Getting your employees vaccinated makes sense -- for business as well as general health and safety. Private-sector participation in helping people get vaccinated is also likely to be crucial in revitalizing the economy

The chaotic and mismanaged vaccine rollout has left the U.S. in a situation where industry has to help as much as it can, notes Dr. Jeremy Levin, chairman of the Biotechnology Innovation Organization, a nonprofit devoted to educating the public and health care industry on the safety and efficacy of vaccines. "Companies need to ensure that all employees have access to not just the vaccine, but education about what the vaccine does and what the vaccines offer them and their families," he says.

While companies can technically require employees to get vaccinated, they ought to tread lightly. Doing so can trigger legal claims if proper accommodations aren't made or underlying health conditions are exposed. So the next best step is encouragement--or an actual incentive to boost employees' willingness to get a jab. 

From Cash to Vacation Days

That could include hard incentives like cash or gift cards or soft incentives such as an extra day of paid time off. Dan Bailey, president of WikiLawn, a lawn mowing and landscaping company that connects clients with gig workers, says he's offering a flat cash bonus of $500 to employees who get both vaccine doses and can provide proof they've done so. He's also covering costs associated with getting a vaccine, such as paying for child care in the event parents can't spare the time to get the vaccine.

"It's very important to me that all of our employees get the vaccine. While I don't necessarily feel comfortable mandating it for everyone, I am heavily incentivizing it," says Bailey. He notes that it will be a requirement for sales team members who, once it's safe to do so, will go back to working with clients in person. 

Jake Hill, CEO of DebtHammer, a personal finance publication, says that while he expects his employees to be socially conscious enough to get a vaccine, his company is offering $200 and some additional paid time off as a bonus. Rex Freiberger, CEO of Gadget Review, a technology and lifestyle publication, says he's giving employees who get the vaccine an extra week of paid vacation, effective as soon as they finish both doses.

The goal is safety, of course. But there's also a financial incentive for employers to encourage employees to get vaccinated. John Ross, CEO of Test Prep Insight, an online education company with 10 employees, notes that being remote has killed his team's productivity. But he says he doesn't feel comfortable bringing his team back to the office until they've been vaccinated. "Once they all get their doses, I'll feel like I've done my part as the CEO in providing a workspace that is safe and secure," he says. He's offering employees a day off to get their second dose plus the two days following, along with a $100 gift card from Starbucks, Amazon, or REI. He also promised to take the entire team out to a nice dinner once everyone's had the jab.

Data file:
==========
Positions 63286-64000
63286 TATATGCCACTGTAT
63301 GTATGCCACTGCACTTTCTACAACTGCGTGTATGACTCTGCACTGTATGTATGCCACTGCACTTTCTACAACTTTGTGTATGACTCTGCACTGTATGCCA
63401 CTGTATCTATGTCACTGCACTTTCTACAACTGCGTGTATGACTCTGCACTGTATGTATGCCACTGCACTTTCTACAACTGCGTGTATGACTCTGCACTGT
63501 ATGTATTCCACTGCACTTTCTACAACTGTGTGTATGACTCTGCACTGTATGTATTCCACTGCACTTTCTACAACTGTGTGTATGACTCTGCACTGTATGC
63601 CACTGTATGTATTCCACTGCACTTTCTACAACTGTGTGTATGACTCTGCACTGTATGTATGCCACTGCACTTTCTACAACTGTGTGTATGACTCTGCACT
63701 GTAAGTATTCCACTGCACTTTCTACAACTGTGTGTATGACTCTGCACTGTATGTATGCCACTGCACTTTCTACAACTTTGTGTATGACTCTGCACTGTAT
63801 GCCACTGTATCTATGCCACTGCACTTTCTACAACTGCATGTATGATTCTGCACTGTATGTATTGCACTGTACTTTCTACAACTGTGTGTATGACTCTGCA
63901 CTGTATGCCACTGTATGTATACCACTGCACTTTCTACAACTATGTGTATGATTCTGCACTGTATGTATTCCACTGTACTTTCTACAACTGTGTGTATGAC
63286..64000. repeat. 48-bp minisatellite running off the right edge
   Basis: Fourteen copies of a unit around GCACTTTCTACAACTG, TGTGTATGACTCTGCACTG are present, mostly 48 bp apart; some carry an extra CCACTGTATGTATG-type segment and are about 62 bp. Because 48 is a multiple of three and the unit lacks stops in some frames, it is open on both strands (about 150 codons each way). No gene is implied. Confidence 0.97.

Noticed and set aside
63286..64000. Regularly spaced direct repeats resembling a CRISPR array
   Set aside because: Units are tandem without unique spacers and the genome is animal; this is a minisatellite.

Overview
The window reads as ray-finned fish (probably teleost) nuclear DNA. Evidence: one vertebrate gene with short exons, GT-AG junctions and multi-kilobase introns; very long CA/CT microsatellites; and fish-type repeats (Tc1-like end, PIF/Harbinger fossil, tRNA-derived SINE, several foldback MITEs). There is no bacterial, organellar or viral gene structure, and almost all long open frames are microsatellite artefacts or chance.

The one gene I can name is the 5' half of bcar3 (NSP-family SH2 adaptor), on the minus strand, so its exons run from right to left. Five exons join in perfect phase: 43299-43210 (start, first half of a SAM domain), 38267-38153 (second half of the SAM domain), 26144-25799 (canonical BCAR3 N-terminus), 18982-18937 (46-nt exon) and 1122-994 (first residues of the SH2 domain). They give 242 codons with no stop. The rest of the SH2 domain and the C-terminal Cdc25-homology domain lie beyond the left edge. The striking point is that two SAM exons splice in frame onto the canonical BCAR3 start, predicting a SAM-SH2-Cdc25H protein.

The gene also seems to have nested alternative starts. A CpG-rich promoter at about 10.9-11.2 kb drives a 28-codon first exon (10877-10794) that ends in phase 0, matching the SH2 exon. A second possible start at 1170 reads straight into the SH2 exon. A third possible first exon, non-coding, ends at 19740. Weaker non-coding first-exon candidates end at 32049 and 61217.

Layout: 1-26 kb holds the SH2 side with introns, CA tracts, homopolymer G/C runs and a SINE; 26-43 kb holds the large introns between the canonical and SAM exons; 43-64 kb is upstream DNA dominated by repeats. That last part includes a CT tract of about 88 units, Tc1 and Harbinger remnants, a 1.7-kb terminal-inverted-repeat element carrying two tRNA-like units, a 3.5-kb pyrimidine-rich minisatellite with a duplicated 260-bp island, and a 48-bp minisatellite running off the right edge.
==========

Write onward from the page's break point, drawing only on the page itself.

The Problem With Incentives

Not all of your employees will be open to the idea of being paid to get the vaccine, especially if they're skeptics. Paying people to get vaccinated might paradoxically increase suspicion about the safety and the efficacy of vaccines, notes Dr. Bob Bollinger, a professor of infectious diseases at the Johns Hopkins University School of Medicine and inventor of Emocha Health. "It could contribute to vaccine hesitancy," he adds.

Alternatively, employers could offer incentives through a group medical plan, such as a reduction in premium or their deductible, says Kara Govro, a senior legal analyst at ThinkHR and Mammoth HR, on-demand HR companies that deliver advisory and technology services to more than 300,000 small and midsize businesses. Insurance incentives are good because they're not taxed and somebody else runs the program, but they obviously won't give employees that immediate cash-in-hand feeling.

Another issue employers may run into is that the program may exclude some members of the team, which could leave them feeling ostracized. For those who are unable to get the vaccine because of a disability or a sincerely held religious belief, for example, you may want to create another kind of incentive. This could include taking a training course on virus transmission and reducing the spread, or having them submit a negative Covid-19 test on a regular basis. Not providing an exception for employees could set you up for a potential discrimination claim, notes Govro.

It's also a good idea to keep private any information pertaining to employee vaccinations. Since the vaccines are being administered in phases--and people with vulnerabilities are getting priority--making an individual's vaccination information public could reveal their underlying health condition. That would violate the Genetic Information Nondiscrimination Act of 2008, a law that prohibits the use of genetic information, including medical history, in making employment decisions. It's also best to avoid setting a timeline. If you set a narrow window for employees to get vaccinated, and someone is unable to do so during that time because, for example, they're young and healthy or are unable to find child care, there's grounds for an age or other discrimination claim.